China put rare public pressure on ally North Korea over its plan to launch a long-range rocket, which is raising tension in the region and could scupper a recent aid deal with the US.
The announcement of the launch immediately threw into doubt recent hopes that the new young head of the family dynasty ruling North Korea was ready to open up more to the international community.
Experts said the planned launch is clearly a ballistic missile test, banned by UN resolutions and would be in line with North Korea’s long-practiced diplomacy of using threats to regional security to leverage concessions from the international community and the US in particular.
It would also be used to boost the stature of the North’s new young leader, Kim Jong-un, who took over after the death of his father Kim Jong-il late last year.
Chinese Vice Foreign Minister Zhang Zhijun (張志軍) expressed Beijing’s “worry” when he met North Korean Ambassador Ji Jae-ryong on Friday, Xinhua news agency said.
“We sincerely hope parties concerned stay calm and exercise restraint and avoid escalation of tension that could lead to a more complicated situation,” Xinhua yesterday quoted Zhang as saying.
US Secretary of State Hillary Rodham Clinton on Friday called the announcement highly provocative, telling North Korea to honor its obligations, including UN Security Council resolutions banning ballistic missiles.
Washington said a launch carrying a satellite could violate Pyongyang’s agreement last month to stop nuclear tests, uranium -enrichment and long-range missile launches — and thereby scuttle US plans to resume food aid.
Those talks were in part brokered by China and had triggered expectations of a thaw in relations with North Korea under Kim Jong-un.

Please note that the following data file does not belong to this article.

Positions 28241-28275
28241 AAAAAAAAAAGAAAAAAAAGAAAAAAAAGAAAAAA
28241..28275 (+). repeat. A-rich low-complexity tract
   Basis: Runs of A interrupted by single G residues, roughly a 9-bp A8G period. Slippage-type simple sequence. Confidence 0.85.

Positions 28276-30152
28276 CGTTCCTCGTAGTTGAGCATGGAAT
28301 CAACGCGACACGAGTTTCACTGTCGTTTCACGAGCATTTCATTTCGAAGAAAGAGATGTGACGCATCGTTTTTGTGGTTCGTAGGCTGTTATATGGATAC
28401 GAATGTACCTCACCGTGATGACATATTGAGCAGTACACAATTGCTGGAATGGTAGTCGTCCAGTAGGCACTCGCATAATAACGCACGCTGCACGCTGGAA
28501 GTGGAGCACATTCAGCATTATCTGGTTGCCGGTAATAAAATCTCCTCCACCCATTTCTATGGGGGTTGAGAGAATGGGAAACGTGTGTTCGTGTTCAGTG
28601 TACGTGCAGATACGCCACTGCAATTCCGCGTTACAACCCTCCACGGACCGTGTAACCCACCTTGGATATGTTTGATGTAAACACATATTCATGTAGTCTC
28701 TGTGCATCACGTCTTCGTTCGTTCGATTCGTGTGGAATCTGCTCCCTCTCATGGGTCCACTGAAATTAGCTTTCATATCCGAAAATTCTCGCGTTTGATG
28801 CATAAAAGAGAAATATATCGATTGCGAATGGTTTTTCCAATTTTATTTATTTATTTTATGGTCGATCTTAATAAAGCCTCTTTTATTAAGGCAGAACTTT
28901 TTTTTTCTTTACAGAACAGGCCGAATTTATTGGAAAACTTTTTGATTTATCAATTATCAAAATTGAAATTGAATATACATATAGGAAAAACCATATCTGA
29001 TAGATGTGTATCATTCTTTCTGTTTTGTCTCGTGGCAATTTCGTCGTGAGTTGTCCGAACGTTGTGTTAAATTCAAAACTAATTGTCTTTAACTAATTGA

Their unraveling in less than a month is a major blow to any serious multilateral talks on denuclearizing North Korea and analysts said it was unlikely Pyongyang would back down on the launch planned to coincide with celebrations of the 100th anniversary of the birth of its founder, Kim Il-sung, the current leader’s grandfather.
“It certainly suggests that Pyongyang places greater emphasis on promoting the Kim family cult than on its external relations,” Richard Bush, director of the Center for Northeast Asian Policy Studies at the Brookings Institution wrote after the North Korean announcement.
Japan said any such launch would violate a Security Council resolution. One Tokyo daily quoted sources yesterday as saying that if the probability of a launch was deemed to be high, Japan would consider deploying PAC3 missile interceptors as it did during a 2009 rocket launch.
Russia, resorting to tough language, warned Pyongyang not to defy the international community. It stressed that the launch would undermine the chances for a revival of long-stalled six-nation talks on North Korea’s nuclear program. South Korea, Japan, Britain, France and others also expressed concern.
The launch is scheduled to take place between April 12 and April 16, about the time South Korea holds parliamentary elections, and just more than three weeks after a global nuclear security summit in Seoul.